Sainsbury's backs Freedom Food badger cull farmers

SAINSBURY’S has insisted it would be wrong to penalise its Freedom Food members who ‘by geographic circumstance’ happen to be in the badger cull areas.

Sainsbury’s is the UK’s biggest user of the RSPCA’s Freedom Food label, stocking around 300 lines. But it has distanced itself from the RSPCA’s threat to suspend members of the animal welfare scheme if they take part in the English pilot badger culls.

It has also described calls by RSPCA chief executive Gavin Grant for consumers to boycott milk in response to the badger cull as unhelpful and impractical.

In a carefully worded statement, Sainsbury’s told Farmers Guardian that it would be wrong for it to take sides on the badger cull debate.

“We are fully committed to Freedom Foods and our higher animal welfare standards,” the statement said.

“The government has been through due process and decided to proceed based on scientific evidence. It is for not for us to second guess this, but we do urge the government to keep the evidence under review.

“We believe we are right to maintain a balanced position and to support our farmers. There are animal welfare concerns on both sides of the debate and it would be wrong to penalise farmers who by geographic circumstance happen to be within the official DEFRA cull area.

“Through our work with our 3,000 farmers we know bovine tuberculosis poses a significant threat to the health and welfare of British livestock. In 2010 and 2011 over 50,000 cattle had to be slaughtered in England in an attempt to control the spread of this disease.”

The statement added that it ‘is not helpful – or indeed practical – to talk in terms of boycotting dairy products from certain areas as the vast majority of milk is pooled in the UK’.

“It would be highly unlikely any retailer would 100 per cent know which farms may be involved, as this is not being disclosed by the Government” the statement said.

There are also signs that farmer support for Freedom Food has been affected by the RSPCA’s stance.

NFU deputy president Meurig Raymond described the charity’s actions as ‘intimidation’. “I have had people contacting me who are extremely concerned and are thinking of moving away from Freedom Food. They believed they had signed up to an assurance scheme to add value. They never expected to be threatened by the RSPCA in this way,” he said.

Mr Raymond also accused the RSPCA of hypocrisy given that Freedom Food standards require farmers to manage levels of potentially harmful pests to avoid the risk of disease spread, which often means shooting rabbits, rats and foxes, for example.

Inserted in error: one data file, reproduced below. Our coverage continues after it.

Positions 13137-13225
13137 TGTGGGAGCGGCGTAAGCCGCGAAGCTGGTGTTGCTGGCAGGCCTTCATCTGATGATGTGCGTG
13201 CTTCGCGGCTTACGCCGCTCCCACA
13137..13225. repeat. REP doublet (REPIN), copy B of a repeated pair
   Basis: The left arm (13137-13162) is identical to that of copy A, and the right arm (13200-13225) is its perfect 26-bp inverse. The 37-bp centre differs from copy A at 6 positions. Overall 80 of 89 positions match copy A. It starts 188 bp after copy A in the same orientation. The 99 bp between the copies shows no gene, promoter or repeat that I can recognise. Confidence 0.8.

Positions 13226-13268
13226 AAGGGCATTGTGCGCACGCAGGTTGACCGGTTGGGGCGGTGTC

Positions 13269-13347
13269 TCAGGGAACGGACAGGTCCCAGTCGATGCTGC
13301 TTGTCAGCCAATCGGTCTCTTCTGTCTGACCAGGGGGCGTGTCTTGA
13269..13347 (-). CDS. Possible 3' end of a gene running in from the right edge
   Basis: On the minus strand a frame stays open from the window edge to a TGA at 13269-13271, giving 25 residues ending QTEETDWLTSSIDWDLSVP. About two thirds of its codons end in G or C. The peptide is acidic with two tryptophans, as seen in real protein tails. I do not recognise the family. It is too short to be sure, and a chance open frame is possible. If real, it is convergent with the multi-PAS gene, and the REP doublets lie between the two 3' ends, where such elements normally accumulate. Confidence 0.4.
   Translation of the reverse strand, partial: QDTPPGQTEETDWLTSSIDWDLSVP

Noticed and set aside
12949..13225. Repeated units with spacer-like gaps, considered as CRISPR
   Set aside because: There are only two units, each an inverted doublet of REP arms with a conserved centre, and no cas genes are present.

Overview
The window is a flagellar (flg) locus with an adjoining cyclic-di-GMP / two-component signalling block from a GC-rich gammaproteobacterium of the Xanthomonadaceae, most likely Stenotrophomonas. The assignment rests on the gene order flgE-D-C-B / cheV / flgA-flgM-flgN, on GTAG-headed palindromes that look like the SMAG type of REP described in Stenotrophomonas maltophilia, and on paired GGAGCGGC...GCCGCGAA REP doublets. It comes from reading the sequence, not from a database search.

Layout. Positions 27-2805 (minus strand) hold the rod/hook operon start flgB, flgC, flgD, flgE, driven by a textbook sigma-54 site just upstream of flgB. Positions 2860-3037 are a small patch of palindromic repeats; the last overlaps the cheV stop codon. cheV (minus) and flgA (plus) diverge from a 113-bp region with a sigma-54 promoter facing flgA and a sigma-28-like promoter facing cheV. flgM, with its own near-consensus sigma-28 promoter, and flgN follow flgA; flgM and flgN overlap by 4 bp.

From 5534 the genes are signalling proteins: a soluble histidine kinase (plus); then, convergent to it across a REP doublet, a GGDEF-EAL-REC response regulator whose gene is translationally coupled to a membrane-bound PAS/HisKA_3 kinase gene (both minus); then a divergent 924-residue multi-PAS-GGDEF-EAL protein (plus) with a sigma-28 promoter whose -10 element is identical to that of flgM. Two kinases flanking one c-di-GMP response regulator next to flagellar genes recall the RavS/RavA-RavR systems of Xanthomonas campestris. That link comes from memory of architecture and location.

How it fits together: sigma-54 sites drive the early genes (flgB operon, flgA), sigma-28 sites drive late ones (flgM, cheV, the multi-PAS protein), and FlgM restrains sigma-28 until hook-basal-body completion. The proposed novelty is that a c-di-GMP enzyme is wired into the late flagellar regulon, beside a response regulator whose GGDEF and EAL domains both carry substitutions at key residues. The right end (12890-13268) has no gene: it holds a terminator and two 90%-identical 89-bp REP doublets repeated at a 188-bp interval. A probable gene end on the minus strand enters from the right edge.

The NFU’s lawyers have been looking at the implications of the threats for scheme members, while the union has also been talking to retailers, like Sainsbury’s, who use the scheme to stress its concern at the RSPCA’s tactics.

The threat has provoked an angry response from farmers on the Farmers Guardian’s website and social networking website Twitter. Some farmers have said they are considering quitting the scheme, while others have called for farmers to boycott it. The RSPCA’s stance has received some support from consumers, however.

In its letter to scheme members, Freedom Food says it would regard it as ‘unacceptable for any of its members to voluntarily take part in a badger cull’ and that this would ‘bring the scheme into disrepute and be a clear breach of the membership agreement, resulting in suspension’.

An RSPCA spokesman stressed that the scheme standards state that the RSPCA is ‘concerned about the welfare of all animals that have the capacity to suffer’. “It is therefore only permitted to cull wild animals that pose a threat to the welfare of farm animals, when other non-lethal methods have already been applied,” he said.

He said RSPCA does not consider culling ‘to be in any way justified on the grounds of protecting farm animals from harm and that badgers will suffer as a result of the cull’.

Twitter snapshot

“We’re freedom food and at present feel like withdrawing.” @johnarcher8

 “I’ve been FF twice. Surely this disgraceful political stance by RSPCA raises questions about the integrity of the RSPCA brand.” @philLatham